A: The lifecycle of a non-escaping closure is simple: Pass a closure into a function The function runs the closure (or not) The function returns Escaping closure means, inside the function, you can still run the closure (or not); the extra bit of the closure is stored some place that will outlive the function. There are several ways to have a closure escape its containing function: Asynchronous execution: If you execute the closure asynchronously on a dispatch queue, the queue will hold onto the closure for you. You have no idea when the closure will be executed and there’s no guarantee it will complete before the function returns. Storage: Storing the closure to a global variable, property, or any other bit of storage that lives on past the function call means the closure has also escaped.

Q: What are designated and convenience initializers?

A: Designated initializers are:

Convenience initializers are:

Every class must have a designated initializer, if this class inherits from another, the designated initializer is responsible for calling the designated initializer of its immediate superclass.

Classes can have any number of convenience initializers, a convenience initializer must call another initializer from the same class, whether it is a designated initializer or another conveniences initializer.

Convenience initializers must ultimately call a designated initializer.

Q: What does final do in Swift?

A: Prevents class or method from being overridden

Q: Differences between open, public?

A:

Q: When a class has more properties than its super class, how could you still use the designated initializer of superclass?

A: override the designated initializer of the superclass, initialize all properties that the subclass defines before calling super’s designated initializer.

Q: What are the purposes of required initializer?

A: Adding required keyword to an initializer assures that subclasses implement the required initializer. The two common reasons are factory methods and protocols.

Q: What is defer?

A: defer keyword provides a safe and easy way to declare a block that will be executed only when execution leaves the current scope.

Defer is usually used to cleanup the code after execution. This might involve deallocating container, releasing memory or close the file or network handle. When put into the routine, code inside defer block is last to execute before routine exits. Routine in this case could refer to a function. Sometimes when function returns there are hanging threads, incomplete operation which needs to cleanup. Instead of having them scattered across function, we can group them together and put in the defer block. When function exits, cleanup code in the defer gets executed.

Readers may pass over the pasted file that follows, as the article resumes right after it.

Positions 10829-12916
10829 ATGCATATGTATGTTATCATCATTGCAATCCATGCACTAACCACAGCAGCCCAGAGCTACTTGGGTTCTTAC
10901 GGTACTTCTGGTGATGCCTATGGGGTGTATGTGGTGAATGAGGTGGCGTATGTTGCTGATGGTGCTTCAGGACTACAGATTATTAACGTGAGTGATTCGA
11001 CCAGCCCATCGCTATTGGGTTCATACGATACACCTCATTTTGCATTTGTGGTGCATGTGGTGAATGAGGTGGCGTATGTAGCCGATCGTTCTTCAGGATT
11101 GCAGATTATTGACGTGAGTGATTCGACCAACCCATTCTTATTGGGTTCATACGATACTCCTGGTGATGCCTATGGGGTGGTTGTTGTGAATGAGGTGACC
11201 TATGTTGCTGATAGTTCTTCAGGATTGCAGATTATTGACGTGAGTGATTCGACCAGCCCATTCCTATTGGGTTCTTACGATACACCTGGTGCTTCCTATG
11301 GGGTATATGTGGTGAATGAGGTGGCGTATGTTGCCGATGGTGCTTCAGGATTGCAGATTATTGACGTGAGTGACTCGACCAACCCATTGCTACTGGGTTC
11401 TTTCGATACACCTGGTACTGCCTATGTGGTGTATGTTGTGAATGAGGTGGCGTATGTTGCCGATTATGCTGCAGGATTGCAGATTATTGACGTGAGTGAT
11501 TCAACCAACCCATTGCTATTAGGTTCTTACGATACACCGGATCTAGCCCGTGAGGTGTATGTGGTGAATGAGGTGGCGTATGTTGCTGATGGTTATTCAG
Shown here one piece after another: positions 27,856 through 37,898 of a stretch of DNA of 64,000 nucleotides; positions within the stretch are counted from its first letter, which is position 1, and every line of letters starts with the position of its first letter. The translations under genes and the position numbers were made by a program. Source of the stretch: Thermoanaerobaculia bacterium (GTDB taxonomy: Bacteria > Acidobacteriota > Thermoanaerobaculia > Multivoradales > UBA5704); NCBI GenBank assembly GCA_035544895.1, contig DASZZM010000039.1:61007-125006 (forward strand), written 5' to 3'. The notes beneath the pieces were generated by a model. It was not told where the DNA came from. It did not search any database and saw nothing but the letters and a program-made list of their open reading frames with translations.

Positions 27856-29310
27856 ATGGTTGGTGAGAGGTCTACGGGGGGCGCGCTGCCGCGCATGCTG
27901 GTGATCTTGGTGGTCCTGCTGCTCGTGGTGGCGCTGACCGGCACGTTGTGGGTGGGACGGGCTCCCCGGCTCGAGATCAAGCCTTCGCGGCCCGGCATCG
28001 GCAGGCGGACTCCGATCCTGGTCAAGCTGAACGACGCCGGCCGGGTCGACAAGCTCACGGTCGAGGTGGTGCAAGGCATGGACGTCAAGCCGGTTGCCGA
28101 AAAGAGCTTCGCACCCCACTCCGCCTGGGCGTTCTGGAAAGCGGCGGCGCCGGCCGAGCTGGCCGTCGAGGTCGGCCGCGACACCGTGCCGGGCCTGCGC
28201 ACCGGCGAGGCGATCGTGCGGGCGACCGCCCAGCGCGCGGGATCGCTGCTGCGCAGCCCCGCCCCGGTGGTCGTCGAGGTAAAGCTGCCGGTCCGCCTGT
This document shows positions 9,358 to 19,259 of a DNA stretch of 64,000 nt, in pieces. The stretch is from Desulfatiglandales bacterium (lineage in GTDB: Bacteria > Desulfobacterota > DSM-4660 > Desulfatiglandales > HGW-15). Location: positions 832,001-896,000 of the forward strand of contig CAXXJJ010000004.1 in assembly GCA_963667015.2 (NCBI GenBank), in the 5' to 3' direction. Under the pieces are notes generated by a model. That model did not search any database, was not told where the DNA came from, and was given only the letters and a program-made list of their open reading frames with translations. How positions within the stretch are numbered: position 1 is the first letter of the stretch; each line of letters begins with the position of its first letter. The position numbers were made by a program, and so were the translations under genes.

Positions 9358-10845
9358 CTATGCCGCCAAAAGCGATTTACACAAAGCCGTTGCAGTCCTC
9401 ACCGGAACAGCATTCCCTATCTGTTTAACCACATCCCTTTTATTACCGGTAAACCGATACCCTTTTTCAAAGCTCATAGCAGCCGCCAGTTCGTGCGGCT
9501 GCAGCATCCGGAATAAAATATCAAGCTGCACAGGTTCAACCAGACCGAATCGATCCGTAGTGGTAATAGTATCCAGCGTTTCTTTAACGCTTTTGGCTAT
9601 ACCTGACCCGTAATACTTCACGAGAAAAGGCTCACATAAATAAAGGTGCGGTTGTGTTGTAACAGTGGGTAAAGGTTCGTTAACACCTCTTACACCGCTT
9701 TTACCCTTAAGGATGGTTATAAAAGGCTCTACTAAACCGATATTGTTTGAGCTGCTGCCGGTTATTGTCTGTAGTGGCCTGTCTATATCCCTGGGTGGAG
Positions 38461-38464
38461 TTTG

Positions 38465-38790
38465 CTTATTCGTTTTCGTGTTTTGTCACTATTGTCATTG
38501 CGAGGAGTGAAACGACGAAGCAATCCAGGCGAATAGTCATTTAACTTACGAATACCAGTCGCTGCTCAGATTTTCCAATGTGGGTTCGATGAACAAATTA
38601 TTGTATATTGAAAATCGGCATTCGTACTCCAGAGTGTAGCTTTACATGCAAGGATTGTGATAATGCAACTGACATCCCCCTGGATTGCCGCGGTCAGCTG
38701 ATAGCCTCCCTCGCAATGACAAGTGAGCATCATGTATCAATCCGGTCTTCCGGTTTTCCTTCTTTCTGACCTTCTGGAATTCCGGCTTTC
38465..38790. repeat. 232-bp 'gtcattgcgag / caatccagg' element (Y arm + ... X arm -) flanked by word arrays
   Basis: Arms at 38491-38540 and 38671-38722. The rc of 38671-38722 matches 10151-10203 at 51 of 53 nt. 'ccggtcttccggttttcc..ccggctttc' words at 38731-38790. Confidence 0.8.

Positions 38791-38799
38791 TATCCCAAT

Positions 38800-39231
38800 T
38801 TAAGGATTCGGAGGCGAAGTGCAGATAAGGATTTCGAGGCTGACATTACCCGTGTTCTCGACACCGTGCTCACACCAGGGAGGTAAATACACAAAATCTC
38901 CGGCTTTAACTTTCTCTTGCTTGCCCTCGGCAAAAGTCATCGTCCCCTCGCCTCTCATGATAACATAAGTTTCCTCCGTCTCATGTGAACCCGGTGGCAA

Q: What is platform limitation of tvOS?

A:

  1. no browser support, this means the app can’t link out to a web browser for things like OAuth or social media sites
  2. cannot explicitly use local storage
  3. app bundle cannot exceeed 4GB

Q: What is ABI?

A:

ABI stands for Application Binary Interface, at runtime, Swift program binaries interact with other libraries through an ABI, it defines many low level details for binary. ABI stability means locking down the ABI to the point that future compiler versions can produce binaries conforming to the stable ABI. It enables binary compatibility between applications and libraries compiled with different Swift versions.

Q: What is KVO?

A: KVO stands for Key-Value Observing and allows a controller or class to observe changes to a property value. In KVO, an object can ask to be notified of any changes to a specific property; either its own or that of another object.

Q: What is KVC?

A: KVC adds stands for Key-Value Coding. It’s a mechanism by which an object’s properties can be accessed using string’s at runtime rather than having to statically know the property names at development time.

Q: What is the difference between Delegate and KVO?

A: Both are ways to have relationships between objects. Delegation is a one-to-one relationship where one object implements a delegate protocol and another uses it and sends messages to it, assuming that those methods are implemented since the receiver promised to comply to the protocol. KVO is a many-to-many relationship where one object could broadcast a message and one or multiple other objects can listen to it and react. KVO does not rely on protocols. KVO is the first step and the fundamental block of reactive programming (RxSwift, ReactiveCocoa, etc.)

Q: What are failable and throwing initializers?

A: Very often initialization depends on external data, this data can exist as it can not, for that Swift provides two ways to deal with this. Failable initializers return nil of there is no data, and let the developer “create” a different path in the application based on that. In other hand throwing initializers returns an error on initialization instead of returning nil.